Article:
Although epilepsy tends to be a lifelong condition, effective management is available for most, allowing a seizure-free, productive life. Most occupations and recreational activities are open to people with controlled epilepsy, and most countries allow driving after a seizure-free period of 6-12 months (on or off medication).
Complications of seizures can occur in many forms. Although seizures themselves tend to be self-limiting, the consequences of abruptly losing contact with the environment can be dangerous. These include: accidents while driving, bathing, swimming or using machinery; injuries sustained from falling or trauma to flailing limbs; and aspiration of vomit, leading to choking or aspiration pneumonia.
Status epilepticus refers to seizures that do not stop, or are so close together that consciousness is not regained. In this serious circumstance, respiratory and metabolic failure occurs, and mortality is high, even with intensive care treatment.
Even when seizures do not directly threaten life or limb, the condition can be damaging. If absence seizures are not recognized in children, these brief interruptions of attention throughout the day can lead to learning disability. Older children and adults may find the prospect of seizures so socially embarrassing or frightening that they withdraw from the world. Explanation of the condition, the broader education of the public, and contact with other people affected by seizures can do much to alleviate this.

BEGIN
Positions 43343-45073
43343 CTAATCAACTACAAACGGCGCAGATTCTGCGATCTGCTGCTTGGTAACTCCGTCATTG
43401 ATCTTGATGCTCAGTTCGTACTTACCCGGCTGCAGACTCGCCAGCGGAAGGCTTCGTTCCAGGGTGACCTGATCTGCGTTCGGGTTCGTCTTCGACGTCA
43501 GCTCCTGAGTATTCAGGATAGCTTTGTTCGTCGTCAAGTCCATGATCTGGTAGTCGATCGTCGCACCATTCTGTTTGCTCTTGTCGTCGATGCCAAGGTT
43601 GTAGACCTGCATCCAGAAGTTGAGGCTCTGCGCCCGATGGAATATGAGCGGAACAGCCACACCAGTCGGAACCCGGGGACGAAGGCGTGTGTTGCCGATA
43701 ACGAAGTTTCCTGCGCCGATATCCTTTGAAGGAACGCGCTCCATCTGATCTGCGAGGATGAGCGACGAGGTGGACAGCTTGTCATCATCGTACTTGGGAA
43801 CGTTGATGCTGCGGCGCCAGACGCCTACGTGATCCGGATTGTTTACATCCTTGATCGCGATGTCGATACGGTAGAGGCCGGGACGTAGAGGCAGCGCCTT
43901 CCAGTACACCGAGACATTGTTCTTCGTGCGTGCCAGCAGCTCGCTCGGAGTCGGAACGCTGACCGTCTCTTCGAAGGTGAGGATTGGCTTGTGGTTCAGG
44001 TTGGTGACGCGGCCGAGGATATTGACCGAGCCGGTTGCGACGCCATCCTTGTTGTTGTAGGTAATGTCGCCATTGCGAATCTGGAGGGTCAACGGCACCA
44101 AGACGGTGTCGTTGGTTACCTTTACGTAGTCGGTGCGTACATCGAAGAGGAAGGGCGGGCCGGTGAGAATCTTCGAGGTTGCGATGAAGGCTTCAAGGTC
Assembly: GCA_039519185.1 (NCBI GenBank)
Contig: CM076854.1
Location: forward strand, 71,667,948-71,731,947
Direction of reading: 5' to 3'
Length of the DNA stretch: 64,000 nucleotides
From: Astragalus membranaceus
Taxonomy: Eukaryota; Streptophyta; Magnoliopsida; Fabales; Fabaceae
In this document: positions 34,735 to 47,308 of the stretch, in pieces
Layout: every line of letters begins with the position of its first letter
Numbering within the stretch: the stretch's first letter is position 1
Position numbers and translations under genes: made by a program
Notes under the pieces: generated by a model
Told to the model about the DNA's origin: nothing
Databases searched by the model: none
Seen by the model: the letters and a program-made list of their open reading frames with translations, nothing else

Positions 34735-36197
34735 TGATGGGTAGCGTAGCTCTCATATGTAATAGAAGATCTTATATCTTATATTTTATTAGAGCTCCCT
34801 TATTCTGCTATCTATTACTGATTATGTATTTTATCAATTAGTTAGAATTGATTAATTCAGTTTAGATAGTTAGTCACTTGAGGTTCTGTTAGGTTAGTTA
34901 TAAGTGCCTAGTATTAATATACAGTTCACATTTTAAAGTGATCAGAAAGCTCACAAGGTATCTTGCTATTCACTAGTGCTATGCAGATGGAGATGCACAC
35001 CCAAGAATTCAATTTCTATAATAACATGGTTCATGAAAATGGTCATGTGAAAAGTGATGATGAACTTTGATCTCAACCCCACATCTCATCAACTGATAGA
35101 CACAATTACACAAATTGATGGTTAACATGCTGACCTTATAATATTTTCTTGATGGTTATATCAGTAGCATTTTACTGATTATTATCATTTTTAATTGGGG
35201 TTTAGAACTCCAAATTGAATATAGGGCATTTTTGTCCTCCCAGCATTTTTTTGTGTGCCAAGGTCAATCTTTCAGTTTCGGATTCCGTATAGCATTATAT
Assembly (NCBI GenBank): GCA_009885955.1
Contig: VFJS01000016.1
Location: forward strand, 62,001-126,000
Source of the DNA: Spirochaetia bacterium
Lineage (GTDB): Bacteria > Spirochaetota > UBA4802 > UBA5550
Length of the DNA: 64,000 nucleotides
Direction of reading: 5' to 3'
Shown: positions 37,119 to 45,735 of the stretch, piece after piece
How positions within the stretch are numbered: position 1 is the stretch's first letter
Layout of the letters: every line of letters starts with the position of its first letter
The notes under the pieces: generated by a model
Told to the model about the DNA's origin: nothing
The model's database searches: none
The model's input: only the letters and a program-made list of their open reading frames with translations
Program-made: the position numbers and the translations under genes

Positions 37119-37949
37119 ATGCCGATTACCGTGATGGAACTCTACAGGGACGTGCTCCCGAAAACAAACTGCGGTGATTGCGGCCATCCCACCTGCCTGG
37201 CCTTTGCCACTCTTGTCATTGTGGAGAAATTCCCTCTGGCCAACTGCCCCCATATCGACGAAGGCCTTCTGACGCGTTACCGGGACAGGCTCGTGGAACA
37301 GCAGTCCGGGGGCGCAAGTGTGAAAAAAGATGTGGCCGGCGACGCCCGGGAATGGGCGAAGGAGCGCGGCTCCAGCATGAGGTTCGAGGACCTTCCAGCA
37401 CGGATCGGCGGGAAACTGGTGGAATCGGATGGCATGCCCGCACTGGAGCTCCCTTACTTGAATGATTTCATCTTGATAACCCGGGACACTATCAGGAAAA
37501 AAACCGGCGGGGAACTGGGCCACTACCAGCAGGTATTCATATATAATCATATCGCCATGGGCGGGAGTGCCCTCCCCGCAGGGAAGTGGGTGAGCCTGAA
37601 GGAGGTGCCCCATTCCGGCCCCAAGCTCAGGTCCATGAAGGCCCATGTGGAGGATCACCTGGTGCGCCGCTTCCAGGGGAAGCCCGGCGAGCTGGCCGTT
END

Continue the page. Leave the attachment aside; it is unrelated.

Lastly, all anti-epileptic drugs have side-effects, and in an individual patient this often governs the choice of agent. Most of these side-effects are reversible and simply represent individual intolerance to a particular medication or excessively high dose. Rarely, side-effects can be unpredictable and serious. Pregnant women need especially careful choice of medication, and younger women who may fall pregnant need effective contraceptive advice. All women who are considering falling pregnant should take supplements of folic acid.
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